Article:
This French couple declared the food they had at the Auberge du Grand fleuve (131, rue Principale, Métis-sur-Mer), the best they'd had in Quebec.
Photo: Linda Leith
Nepveu, Mavrikakis, Leblanc: Quebec’s impressive fall literary season2011-09-12
The books are hardly out, the reviews hardly in, but Quebec’s fall literary season got well under way last week with the publication of Pierre Nepveu’s 900-page biography of the poet and activist Gaston Miron, who was born in Ste-Agathe in the Laurentians in 1928 and died in 1996.
What is significant about Gaston Miron: La vie d’un homme (Boréal) is not just the subject,
although it would be difficult to overstate the importance of Miron as a
literary figure in Quebec. It is the quality of the historical, cultural, political
and literary analysis Nepveu brings to bear on his subject. And, not least, it
is the fact that Nepveu is the biographer.
A distinguished poet, fiction writer and essayist – he may be unique in having won the Governor General’s award in all three categories – Nepveu is also one of the most respected literary scholars in today’s Quebec. His biography, in the works for the past 10 years, is being received with respect if not awe.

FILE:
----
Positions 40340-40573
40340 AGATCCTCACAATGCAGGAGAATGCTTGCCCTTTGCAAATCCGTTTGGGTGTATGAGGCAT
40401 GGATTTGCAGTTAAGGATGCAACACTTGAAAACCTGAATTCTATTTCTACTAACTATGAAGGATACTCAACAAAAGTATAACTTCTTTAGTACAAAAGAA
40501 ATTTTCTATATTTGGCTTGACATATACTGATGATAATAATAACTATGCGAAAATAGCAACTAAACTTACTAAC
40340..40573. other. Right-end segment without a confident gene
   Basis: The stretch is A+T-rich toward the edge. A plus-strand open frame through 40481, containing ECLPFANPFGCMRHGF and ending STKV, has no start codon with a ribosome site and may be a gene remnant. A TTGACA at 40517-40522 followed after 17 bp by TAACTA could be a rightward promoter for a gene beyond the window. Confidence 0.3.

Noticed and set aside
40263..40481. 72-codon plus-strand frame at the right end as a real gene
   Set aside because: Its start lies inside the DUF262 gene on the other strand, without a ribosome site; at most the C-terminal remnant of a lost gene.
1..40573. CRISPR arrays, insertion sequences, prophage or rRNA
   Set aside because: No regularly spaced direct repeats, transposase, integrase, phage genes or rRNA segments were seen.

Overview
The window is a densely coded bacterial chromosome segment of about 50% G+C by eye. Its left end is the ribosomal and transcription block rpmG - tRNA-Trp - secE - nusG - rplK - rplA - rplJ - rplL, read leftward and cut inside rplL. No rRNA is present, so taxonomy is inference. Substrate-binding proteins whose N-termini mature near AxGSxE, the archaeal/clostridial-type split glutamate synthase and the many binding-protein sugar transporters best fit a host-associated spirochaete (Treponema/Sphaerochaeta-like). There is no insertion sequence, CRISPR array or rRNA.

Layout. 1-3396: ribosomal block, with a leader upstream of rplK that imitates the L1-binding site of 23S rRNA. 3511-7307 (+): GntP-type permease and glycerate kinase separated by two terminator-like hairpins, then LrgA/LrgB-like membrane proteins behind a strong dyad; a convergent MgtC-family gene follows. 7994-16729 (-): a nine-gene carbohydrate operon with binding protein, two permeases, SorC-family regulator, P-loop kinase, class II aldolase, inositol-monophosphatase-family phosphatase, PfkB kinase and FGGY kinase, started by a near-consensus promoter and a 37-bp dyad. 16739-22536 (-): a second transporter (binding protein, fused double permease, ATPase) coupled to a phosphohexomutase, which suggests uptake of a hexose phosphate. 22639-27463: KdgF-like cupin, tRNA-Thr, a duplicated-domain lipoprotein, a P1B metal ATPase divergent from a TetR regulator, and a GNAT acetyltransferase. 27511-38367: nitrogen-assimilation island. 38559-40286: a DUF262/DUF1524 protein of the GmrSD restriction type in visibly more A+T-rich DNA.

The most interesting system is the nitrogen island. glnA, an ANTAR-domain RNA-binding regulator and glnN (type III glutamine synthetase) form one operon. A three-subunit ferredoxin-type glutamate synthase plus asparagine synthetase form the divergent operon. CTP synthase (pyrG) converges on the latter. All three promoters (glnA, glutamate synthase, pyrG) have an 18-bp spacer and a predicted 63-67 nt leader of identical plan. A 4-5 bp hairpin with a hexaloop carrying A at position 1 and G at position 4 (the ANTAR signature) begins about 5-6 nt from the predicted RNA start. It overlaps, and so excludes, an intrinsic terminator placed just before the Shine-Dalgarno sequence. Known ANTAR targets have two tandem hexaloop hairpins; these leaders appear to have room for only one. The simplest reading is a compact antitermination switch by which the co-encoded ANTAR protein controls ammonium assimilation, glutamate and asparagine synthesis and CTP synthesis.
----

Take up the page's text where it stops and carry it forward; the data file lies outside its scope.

While the Miron biography is a considerable assessment of the one of the great figures of nationalist Quebec, the publication this month of a new novel by Catherine Mavrikakis is an event, too, and one of the surest signs of vitality among a younger generation of Quebec writers.
Born in Chicago in 1961 to a French mother and
a Greek father, Mavrikakis spent her childhood in the Montreal area as well as
in France and the United States. Her novel Le
ciel de Bay City (Héliotrope) won the Grand prix du livre de Montréal in
2008 in competition with Rawi Hage, Monique Proulx, Dany Laferrière, and
[Addendum posted on September 27, 2011: Am just back tonight from the Pacific Northwest, where I took this photograph on the way into Bay City]:
Mavrikakis's new novel is Les dernier jours de Smokey Nelson (Héliotrope).
And then there’s Montrealer Perrine Leblanc, aged 31, who is a very bright new star on the literary horizon. Not only did she win the Grand prix du livre de Montreal for her first novel L'homme blanc (Le Quartanier) last fall, but she followed that up in March by winning Le Combat des livres, which is Radio-Canada’s answer to Canada Reads.
Her novel has now been picked up by none other than Gallimard for publication later this fall as part of its famed “Collection blanche” in France and internationally.